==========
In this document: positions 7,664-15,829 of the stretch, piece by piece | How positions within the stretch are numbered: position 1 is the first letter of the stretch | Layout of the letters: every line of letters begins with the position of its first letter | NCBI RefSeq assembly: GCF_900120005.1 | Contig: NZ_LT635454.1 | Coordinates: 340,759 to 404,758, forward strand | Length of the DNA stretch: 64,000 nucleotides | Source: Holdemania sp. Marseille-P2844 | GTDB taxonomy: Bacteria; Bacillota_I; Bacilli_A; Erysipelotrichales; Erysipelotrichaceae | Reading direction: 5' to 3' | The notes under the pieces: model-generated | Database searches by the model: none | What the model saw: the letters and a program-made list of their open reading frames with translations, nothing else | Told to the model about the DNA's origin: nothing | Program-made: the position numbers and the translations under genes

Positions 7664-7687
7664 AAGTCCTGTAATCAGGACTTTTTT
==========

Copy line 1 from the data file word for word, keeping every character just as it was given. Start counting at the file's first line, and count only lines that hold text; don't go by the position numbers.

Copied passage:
In this document: positions 7,664-15,829 of the stretch, piece by piece | How positions within the stretch are numbered: position 1 is the first letter of the stretch | Layout of the letters: every line of letters begins with the position of its first letter | NCBI RefSeq assembly: GCF_900120005.1 | Contig: NZ_LT635454.1 | Coordinates: 340,759 to 404,758, forward strand | Length of the DNA stretch: 64,000 nucleotides | Source: Holdemania sp. Marseille-P2844 | GTDB taxonomy: Bacteria; Bacillota_I; Bacilli_A; Erysipelotrichales; Erysipelotrichaceae | Reading direction: 5' to 3' | The notes under the pieces: model-generated | Database searches by the model: none | What the model saw: the letters and a program-made list of their open reading frames with translations, nothing else | Told to the model about the DNA's origin: nothing | Program-made: the position numbers and the translations under genes